Central San Diego Black Chamber of Commerce president and CEO Donna DeBerry s...

Credit: City of San Diego

Above: Central San Diego Black Chamber of Commerce president and CEO Donna DeBerry speaks at a press conference on Aug. 31, 2020, about the $1 million in relief fund for black-owned businesses affected by the coronavirus pandemic in San Diego.

The Central San Diego Black Chamber of Commerce announced Monday that a grant fund created to help Black-owned businesses impacted by COVID-19-related shutdowns has raised more than $1 million.

According to the chamber, nearly 200 businesses have received aid in the first round of funding from the Black Business Relief Grant Fund. Several additional rounds of distribution are anticipated to provide relief to some of the 1,000 businesses that applied.

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“I am very appreciative that the Black chamber has extended this grant to Hammond’s Gourmet Ice Cream,” said Averill Williams, owner of the ice cream shop. “Receiving this grant has contributed to our ability to continue to operate during these difficult times. And beyond just the financial help, the Black chamber equally extended access to counseling and additional business development resources that I see as significant to the survivability and overall growth to my business.”

Williams said every dollar helps keep his stores afloat.

“You are going to be dealing with a lot of different issues,” Williams said, “because the business or the sales are not what you expected them to be, or what you planned for them to be, or what they were in the past. You need all the help you can get across the board.”

More than 400 individuals and 37 corporate donors have contributed to the relief fund. Mayor Kevin L. Faulconer and the San Diego City Council also allocated $500,000 in emergency relief funding to the effort under the Coronavirus Aid, Relief, and Economic Security Act from the city’s Small Business Relief Fund.

Created in June, the Black Business Relief Grant Fund was created to offer relief to the thousands of Black-owned businesses in San Diego, many of which faced additional hurdles in unlocking state and federal financial resources.

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“Every penny from this fund gives more businesses the chance to stay open, pay their employees and survive this pandemic,” Faulconer said. “The road to building a successful business is hard enough even before COVID-19 devastated our economy, so we must continue to provide inclusive relief to a wide variety of small businesses and this fund speaks volumes about the widespread support San Diegans have for our Black-owned businesses.”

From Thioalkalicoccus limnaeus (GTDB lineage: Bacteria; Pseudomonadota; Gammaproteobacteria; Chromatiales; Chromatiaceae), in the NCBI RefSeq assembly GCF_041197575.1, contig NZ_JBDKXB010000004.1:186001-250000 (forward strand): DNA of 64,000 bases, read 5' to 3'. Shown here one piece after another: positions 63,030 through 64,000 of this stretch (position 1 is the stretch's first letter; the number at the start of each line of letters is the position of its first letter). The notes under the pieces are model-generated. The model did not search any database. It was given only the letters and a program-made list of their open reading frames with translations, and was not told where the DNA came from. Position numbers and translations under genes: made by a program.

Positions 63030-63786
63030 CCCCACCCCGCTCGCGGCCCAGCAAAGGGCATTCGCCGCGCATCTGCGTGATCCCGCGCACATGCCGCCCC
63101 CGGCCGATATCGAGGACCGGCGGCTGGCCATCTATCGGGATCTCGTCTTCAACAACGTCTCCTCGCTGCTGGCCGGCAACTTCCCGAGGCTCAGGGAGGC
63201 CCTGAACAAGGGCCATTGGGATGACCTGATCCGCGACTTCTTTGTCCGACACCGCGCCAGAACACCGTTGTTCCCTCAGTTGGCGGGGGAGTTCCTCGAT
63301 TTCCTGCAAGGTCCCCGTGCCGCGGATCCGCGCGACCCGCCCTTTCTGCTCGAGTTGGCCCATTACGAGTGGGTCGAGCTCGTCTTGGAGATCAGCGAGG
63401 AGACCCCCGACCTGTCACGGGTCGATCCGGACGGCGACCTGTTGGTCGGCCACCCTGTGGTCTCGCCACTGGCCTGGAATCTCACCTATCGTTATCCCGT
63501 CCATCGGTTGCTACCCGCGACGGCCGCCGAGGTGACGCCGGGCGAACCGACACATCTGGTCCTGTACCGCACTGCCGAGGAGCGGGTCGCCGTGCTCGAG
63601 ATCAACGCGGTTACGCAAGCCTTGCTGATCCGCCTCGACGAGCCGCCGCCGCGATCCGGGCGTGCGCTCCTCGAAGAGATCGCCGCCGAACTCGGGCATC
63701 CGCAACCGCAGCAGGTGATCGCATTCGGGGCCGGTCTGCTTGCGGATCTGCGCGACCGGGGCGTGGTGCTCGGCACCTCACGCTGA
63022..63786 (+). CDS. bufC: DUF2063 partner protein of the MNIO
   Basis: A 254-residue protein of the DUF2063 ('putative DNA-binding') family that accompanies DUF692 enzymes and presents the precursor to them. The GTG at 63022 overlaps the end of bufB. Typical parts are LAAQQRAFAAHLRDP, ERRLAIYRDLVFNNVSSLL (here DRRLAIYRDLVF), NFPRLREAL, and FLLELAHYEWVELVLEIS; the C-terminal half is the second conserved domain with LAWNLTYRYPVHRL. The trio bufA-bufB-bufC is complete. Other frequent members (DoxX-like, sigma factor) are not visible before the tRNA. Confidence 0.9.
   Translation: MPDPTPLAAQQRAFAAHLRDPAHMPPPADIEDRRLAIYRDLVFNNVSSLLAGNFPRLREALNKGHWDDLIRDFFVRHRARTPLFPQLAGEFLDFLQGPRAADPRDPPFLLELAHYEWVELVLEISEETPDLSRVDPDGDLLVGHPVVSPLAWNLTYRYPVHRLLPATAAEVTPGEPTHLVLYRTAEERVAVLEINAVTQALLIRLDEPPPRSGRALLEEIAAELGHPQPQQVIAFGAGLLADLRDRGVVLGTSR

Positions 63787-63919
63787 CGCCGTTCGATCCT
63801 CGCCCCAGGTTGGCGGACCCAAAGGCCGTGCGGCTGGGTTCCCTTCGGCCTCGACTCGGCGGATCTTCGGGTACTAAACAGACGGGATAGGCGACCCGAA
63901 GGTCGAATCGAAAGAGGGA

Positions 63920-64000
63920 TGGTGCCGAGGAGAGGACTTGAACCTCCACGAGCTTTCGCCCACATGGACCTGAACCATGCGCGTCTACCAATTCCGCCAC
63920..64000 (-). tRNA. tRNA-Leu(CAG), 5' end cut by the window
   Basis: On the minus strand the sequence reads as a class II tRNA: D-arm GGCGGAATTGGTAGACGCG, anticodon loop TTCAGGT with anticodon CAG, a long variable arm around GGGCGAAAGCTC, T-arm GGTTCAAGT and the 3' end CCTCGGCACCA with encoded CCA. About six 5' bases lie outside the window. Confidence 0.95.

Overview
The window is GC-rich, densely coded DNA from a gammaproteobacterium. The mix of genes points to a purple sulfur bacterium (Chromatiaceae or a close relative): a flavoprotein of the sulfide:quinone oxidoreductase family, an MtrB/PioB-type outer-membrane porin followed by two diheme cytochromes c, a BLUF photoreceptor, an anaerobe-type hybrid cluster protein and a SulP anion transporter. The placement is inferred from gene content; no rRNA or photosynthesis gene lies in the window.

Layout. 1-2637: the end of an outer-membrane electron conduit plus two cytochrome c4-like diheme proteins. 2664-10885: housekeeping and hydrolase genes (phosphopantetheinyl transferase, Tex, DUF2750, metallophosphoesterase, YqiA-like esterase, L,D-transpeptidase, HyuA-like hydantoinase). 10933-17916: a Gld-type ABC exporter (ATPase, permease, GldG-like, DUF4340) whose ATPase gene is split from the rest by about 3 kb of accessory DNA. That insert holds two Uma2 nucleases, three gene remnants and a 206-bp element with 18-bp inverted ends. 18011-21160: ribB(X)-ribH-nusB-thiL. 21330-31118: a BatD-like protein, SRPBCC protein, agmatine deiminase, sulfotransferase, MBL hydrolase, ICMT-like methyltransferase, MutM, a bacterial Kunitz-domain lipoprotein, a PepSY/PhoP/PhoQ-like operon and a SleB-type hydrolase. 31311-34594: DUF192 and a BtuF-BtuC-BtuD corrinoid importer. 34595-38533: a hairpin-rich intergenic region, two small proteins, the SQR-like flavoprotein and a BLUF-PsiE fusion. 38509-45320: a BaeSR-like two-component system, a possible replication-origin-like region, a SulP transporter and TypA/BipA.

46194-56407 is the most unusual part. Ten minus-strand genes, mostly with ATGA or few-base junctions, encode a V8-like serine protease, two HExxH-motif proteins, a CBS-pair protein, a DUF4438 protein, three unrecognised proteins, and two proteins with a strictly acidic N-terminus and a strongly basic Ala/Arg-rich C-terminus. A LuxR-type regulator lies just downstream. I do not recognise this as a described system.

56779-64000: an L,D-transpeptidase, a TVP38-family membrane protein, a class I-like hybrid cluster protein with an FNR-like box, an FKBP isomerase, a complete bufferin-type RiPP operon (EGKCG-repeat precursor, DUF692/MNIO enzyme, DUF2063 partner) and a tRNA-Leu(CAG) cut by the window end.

Data from the San Diego Association of Governments illustrated what local Black-owned businesses were experiencing, showing that Black and Hispanic populations were four times as likely to live in areas that have been impacted by COVID-19 and unemployment when compared to the white population, and twice as likely when compared to the Asian population.

“Today, we have one million reasons to celebrate this achievement and the need that will be met by this funding,” said Councilwoman Monica Montgomery. “As elected officials, we must do everything within our power to alleviate the burdens on Black-owned businesses to prevent more doors from shuttering permanently.”

Montgomery added that the relief fund is just the beginning of the aid needed for black-owned businesses.

“This Black Business Relief Fund is an answer to the pain of the people. It is a start but there is still a lot of work to do,” she said.

Grants have ranged from $1,000 to $5,000 and are administered by San Diego Grantmakers. Roughly 74% of recipients are women-owned companies and nearly 40% are childcare centers. Other recipients include a coffee shop, a wine shop, a sports fishing business, an ice cream shop and professional services companies.

“San Diego’s Black-owned businesses are a vibrant economic driver for the Black community and for the entire region,” said Donna DeBerry, president and CEO of the chamber. “The Central San Diego Black Chamber of Commerce launched this fund as a call to action and the response has been resounding.”

According to the chamber, priority has been given to sole proprietorship businesses whose net income was less than $100,000 in 2019 and have 10 or fewer employees.

Hammond’s Gourmet Ice Cream qualified as one of those businesses and Williams remains optimistic for the future of his company.

“We are going to survive this, we are going to get to the other end of it and we are going to come out bigger and better,” he said.

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